The Waterways of Lake St. Louis swans look beautiful on the 4-acre lake they call home. Swans are known to be symbols of love and devotion, but are they really romantic? At The Waterways of Lake Saint Louis, our swans certainly seem smitten with each other. It’s true swans usually mate for life (ours have!). And, it’s also true they have beautiful courting rituals. Everyone is familiar with the sight of two swans bending their necks to be beak-to-beak in the shape of a heart.

Not all swans form the classic heart-shape. There are several types of swans. To name just a few: trumpeter swan, whooper swan, and the black swan. The Waterways swans are called mute swans. Mute swans are the type you’re familiar with from legends and storybooks. “The Ugly Duckling” was a mute swan. And, it’s mute swans who are known for making the heart-shape when they flirt.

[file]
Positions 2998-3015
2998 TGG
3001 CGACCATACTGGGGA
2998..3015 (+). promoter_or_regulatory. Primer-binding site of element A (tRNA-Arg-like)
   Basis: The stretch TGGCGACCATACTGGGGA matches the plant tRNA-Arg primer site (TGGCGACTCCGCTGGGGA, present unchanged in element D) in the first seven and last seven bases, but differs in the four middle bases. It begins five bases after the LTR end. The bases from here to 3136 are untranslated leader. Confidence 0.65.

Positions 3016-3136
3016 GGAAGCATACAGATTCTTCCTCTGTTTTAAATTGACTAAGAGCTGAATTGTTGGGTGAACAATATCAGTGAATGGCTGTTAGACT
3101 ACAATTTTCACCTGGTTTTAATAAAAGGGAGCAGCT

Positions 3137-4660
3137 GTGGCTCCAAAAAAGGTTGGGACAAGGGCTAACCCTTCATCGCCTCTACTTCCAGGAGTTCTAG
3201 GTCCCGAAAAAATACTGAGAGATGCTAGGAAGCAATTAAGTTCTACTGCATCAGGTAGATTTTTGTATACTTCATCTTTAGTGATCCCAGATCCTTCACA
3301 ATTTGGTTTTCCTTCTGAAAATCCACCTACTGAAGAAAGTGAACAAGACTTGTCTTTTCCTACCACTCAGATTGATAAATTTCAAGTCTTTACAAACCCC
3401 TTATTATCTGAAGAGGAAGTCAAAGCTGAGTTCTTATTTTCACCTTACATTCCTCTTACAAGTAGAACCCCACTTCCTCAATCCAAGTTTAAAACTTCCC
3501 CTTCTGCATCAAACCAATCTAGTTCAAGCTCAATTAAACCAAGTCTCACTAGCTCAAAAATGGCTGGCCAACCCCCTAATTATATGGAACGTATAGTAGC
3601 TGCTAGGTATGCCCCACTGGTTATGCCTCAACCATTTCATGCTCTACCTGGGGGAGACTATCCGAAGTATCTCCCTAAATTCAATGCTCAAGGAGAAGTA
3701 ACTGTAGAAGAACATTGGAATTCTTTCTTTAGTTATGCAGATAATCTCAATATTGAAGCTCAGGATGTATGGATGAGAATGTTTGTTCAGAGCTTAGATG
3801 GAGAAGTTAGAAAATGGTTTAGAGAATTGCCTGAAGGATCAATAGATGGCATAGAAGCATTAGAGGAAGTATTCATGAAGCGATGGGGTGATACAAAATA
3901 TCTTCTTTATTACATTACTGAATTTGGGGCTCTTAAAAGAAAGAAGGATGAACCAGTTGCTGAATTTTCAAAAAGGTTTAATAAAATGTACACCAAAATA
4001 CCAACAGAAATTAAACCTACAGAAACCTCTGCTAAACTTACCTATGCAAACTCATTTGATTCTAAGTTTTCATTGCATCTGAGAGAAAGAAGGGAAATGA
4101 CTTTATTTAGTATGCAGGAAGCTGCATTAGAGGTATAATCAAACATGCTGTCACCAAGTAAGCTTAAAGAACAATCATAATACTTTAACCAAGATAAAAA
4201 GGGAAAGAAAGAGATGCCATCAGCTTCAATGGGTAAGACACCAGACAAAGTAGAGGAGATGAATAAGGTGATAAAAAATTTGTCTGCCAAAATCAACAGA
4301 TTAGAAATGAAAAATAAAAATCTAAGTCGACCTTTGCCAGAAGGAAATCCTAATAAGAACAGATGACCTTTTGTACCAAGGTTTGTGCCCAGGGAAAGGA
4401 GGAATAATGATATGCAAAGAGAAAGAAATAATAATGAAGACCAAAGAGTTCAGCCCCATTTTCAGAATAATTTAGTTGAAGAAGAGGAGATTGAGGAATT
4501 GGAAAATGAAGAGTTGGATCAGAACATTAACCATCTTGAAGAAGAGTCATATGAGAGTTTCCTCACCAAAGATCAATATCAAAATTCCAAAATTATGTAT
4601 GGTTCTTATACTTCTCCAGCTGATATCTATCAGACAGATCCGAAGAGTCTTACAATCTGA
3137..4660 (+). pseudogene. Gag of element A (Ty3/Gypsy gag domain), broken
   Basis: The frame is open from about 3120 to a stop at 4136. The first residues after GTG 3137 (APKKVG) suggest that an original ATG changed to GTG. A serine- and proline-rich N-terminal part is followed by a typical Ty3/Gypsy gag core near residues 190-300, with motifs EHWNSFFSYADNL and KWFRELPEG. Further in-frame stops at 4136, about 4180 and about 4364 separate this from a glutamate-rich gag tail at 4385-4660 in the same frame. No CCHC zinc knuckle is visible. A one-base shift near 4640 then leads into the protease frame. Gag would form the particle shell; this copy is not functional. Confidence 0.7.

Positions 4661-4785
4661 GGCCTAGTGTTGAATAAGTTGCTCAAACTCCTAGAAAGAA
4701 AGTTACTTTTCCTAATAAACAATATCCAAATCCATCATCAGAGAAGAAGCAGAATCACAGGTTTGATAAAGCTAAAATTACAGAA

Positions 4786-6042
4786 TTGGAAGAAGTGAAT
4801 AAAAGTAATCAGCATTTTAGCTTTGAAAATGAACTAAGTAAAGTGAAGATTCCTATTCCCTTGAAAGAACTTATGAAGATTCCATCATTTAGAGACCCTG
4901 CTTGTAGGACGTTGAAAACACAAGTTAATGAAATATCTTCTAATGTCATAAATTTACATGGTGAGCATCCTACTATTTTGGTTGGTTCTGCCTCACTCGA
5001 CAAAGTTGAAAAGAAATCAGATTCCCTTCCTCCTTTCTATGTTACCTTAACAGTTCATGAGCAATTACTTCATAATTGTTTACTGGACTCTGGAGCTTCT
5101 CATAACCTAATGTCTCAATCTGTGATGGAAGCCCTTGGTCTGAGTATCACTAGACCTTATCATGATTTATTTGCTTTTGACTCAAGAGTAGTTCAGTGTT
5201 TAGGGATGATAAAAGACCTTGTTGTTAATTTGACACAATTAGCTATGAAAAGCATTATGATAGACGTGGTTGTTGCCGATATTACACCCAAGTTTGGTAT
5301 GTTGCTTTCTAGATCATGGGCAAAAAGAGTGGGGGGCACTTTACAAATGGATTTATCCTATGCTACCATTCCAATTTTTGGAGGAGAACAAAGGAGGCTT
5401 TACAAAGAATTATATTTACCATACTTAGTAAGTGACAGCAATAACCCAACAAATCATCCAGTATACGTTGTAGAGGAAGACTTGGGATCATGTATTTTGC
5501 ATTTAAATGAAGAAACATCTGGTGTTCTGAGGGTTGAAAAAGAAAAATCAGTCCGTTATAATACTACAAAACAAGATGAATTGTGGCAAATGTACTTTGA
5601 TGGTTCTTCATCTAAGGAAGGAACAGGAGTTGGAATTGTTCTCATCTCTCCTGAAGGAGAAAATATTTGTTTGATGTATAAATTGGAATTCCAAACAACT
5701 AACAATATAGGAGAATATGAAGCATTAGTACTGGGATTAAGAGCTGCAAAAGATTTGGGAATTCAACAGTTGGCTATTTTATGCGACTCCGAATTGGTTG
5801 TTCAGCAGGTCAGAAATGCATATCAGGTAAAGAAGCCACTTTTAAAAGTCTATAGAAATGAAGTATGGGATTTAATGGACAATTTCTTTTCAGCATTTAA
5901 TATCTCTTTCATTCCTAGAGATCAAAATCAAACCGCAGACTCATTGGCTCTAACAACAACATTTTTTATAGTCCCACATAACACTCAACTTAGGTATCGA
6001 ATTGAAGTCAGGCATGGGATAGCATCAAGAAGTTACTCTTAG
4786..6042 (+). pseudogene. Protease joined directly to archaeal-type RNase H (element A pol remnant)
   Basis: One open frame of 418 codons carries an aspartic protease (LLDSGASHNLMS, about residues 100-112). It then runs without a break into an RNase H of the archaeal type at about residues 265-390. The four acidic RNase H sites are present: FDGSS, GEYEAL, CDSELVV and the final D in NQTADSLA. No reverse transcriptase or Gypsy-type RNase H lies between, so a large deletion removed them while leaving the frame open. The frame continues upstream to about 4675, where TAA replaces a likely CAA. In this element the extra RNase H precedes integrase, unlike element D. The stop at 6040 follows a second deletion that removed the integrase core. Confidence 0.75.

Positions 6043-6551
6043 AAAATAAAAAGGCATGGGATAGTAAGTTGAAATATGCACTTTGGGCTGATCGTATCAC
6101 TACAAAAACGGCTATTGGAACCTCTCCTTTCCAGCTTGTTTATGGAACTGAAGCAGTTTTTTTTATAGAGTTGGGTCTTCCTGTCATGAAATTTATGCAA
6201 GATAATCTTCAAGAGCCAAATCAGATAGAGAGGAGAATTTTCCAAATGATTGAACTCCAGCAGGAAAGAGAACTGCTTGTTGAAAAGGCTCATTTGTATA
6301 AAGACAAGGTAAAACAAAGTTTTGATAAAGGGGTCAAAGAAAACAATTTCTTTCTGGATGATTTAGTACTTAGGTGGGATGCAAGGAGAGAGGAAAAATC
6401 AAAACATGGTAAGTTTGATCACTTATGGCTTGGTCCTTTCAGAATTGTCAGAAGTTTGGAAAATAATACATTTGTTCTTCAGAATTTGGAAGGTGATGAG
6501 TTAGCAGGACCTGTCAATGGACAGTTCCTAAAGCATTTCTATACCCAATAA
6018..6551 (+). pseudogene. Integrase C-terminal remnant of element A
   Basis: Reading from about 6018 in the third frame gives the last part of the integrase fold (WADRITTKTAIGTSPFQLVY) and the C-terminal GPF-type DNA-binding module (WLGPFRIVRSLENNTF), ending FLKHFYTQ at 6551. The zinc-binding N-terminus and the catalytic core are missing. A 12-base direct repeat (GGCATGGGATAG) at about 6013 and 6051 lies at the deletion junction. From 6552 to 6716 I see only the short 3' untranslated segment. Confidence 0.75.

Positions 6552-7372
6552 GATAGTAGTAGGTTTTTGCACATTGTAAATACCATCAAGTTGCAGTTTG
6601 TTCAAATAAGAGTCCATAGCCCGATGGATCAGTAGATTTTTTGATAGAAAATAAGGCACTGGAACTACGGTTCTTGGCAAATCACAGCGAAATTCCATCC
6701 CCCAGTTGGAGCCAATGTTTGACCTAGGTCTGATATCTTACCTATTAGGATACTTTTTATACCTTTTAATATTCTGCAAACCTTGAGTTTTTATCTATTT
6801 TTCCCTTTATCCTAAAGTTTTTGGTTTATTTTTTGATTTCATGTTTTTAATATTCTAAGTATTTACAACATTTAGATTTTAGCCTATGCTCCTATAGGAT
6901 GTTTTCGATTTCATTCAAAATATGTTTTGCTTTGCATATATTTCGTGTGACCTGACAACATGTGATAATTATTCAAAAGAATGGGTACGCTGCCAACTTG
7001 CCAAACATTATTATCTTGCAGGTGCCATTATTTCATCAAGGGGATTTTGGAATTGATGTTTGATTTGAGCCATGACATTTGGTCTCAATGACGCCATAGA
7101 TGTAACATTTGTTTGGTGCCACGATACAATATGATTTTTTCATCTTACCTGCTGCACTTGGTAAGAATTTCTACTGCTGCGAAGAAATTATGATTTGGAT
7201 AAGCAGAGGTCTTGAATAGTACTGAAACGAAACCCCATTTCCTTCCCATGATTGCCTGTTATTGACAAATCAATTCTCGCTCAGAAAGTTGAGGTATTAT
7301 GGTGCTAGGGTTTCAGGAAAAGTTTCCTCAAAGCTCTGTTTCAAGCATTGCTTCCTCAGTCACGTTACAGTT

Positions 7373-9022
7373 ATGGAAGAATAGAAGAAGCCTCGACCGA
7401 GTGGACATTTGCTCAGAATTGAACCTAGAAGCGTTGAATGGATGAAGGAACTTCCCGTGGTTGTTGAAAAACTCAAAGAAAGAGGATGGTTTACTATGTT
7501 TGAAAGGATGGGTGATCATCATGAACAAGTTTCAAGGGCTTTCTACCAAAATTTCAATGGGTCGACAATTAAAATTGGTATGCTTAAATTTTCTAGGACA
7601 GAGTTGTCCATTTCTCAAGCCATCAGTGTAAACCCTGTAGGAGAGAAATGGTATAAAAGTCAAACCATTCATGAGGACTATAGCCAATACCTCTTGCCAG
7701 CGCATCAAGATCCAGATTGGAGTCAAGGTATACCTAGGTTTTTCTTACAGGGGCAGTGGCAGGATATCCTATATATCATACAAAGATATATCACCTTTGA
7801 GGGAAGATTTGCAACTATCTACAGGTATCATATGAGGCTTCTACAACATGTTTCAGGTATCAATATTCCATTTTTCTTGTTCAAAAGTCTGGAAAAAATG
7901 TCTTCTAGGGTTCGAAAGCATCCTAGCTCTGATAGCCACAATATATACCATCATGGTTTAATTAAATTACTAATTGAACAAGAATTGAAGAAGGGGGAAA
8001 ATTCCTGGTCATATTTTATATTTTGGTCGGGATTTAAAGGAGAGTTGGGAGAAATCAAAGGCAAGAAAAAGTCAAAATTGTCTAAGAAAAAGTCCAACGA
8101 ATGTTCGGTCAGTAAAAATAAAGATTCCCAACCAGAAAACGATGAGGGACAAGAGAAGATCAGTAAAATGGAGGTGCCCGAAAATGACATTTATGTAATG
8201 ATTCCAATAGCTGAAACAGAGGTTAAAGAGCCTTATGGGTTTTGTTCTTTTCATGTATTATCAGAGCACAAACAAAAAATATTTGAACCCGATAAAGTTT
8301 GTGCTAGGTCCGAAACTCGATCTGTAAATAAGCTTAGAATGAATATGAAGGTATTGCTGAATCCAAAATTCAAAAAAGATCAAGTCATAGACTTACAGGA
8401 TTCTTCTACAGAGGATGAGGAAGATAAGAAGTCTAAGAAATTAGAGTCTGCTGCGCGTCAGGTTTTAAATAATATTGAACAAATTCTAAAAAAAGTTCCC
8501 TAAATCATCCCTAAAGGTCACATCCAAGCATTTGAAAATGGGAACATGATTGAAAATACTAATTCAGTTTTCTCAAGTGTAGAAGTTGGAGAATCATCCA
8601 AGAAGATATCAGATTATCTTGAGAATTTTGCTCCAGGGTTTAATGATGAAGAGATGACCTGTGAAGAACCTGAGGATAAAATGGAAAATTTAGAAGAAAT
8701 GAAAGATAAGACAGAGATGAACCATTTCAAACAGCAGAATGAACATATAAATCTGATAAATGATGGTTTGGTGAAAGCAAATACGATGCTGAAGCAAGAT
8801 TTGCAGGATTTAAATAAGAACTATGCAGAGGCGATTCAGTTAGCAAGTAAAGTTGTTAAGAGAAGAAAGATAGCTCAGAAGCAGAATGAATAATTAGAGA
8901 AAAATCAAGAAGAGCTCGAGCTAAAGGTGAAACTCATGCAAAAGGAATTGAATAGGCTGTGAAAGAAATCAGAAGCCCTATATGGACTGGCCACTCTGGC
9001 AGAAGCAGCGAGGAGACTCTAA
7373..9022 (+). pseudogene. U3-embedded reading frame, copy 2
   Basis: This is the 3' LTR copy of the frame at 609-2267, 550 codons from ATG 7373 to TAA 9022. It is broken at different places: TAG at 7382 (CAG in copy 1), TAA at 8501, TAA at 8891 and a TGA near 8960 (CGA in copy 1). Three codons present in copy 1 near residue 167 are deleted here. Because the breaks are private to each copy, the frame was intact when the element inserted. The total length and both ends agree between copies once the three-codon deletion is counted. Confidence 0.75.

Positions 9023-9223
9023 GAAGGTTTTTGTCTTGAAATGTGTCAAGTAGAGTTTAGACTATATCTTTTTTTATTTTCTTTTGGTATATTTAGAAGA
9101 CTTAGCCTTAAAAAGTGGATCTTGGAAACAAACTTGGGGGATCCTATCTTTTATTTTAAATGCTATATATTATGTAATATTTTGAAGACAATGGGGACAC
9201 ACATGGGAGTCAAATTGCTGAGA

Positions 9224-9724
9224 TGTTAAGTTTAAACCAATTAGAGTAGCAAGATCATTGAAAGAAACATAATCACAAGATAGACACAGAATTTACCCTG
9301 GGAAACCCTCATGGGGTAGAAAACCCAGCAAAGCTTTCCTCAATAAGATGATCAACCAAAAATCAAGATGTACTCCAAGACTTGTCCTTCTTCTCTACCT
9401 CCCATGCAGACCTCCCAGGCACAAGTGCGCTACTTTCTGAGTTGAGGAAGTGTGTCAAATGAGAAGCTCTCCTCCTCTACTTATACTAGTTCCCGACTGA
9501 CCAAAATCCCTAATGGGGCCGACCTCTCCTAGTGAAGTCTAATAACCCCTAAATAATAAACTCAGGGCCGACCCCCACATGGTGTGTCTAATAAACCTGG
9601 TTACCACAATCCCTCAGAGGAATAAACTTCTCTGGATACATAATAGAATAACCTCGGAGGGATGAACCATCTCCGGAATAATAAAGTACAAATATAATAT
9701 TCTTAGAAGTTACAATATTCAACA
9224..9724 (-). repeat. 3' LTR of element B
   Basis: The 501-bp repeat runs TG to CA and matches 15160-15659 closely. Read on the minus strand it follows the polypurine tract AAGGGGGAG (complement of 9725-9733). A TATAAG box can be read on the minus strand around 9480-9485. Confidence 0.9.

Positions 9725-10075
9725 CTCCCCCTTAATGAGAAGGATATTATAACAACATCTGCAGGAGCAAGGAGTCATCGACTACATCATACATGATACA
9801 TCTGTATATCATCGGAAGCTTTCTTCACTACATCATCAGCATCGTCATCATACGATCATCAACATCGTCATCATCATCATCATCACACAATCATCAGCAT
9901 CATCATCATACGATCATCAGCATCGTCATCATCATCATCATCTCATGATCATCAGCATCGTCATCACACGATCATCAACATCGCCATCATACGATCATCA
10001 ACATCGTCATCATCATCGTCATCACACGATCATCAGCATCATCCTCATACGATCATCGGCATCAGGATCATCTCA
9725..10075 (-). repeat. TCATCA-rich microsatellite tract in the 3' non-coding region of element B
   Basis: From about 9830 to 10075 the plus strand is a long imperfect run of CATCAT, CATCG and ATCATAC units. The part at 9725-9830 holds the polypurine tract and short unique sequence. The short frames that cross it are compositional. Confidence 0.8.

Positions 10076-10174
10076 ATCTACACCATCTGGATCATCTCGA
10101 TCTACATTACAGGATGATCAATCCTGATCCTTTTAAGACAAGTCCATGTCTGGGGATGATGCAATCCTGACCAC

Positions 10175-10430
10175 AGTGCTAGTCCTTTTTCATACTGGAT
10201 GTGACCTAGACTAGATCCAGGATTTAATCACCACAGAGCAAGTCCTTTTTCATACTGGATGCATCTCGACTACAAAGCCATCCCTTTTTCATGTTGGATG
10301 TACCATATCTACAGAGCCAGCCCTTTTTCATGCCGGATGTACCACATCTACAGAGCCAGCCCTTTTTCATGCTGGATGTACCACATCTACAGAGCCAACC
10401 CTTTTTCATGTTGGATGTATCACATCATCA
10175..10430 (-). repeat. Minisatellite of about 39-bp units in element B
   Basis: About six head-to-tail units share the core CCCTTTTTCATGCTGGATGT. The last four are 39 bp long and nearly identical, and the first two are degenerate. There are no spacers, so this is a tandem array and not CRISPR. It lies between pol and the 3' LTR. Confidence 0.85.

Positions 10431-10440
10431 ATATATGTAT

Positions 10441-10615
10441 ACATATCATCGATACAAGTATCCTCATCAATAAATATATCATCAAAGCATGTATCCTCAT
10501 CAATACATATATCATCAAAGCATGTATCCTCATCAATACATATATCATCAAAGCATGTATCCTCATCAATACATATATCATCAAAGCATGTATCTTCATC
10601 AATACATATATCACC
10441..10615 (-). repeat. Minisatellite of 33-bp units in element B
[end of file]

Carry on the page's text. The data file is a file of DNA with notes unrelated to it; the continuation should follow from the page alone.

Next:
Mute swans form the classic image of devotion, with their curved necks either entwined, or only beak-to-beak, in a perfect love heart. It’s part of a courtship ritual, in which pairs face each other and, with a ruffle of feathers and wings aloft, elegantly bow.

Once courtship is over, male and female swans really do stay together for life, with few exceptions. This is unusual for birds. Other birds will raise their young as a pair for one season, but move on to new mates the next.

But despite their name, mute swans are anything but silent. Their courtship “dance” has a playlist of hissing and grunting sounds. If they’re afraid, or feeling protective of their families, they┬árear up with dramatically flared wings and hiss, grunt, snort and flap. This is called “busking.”

The Waterways of Lake Saint Louis swans add greatly to the outdoor beauty of our extensive grounds. We appreciate them even more in February, when romance is in the air!

See more about the outdoor beauty of The Waterways of Lake Saint Louis here.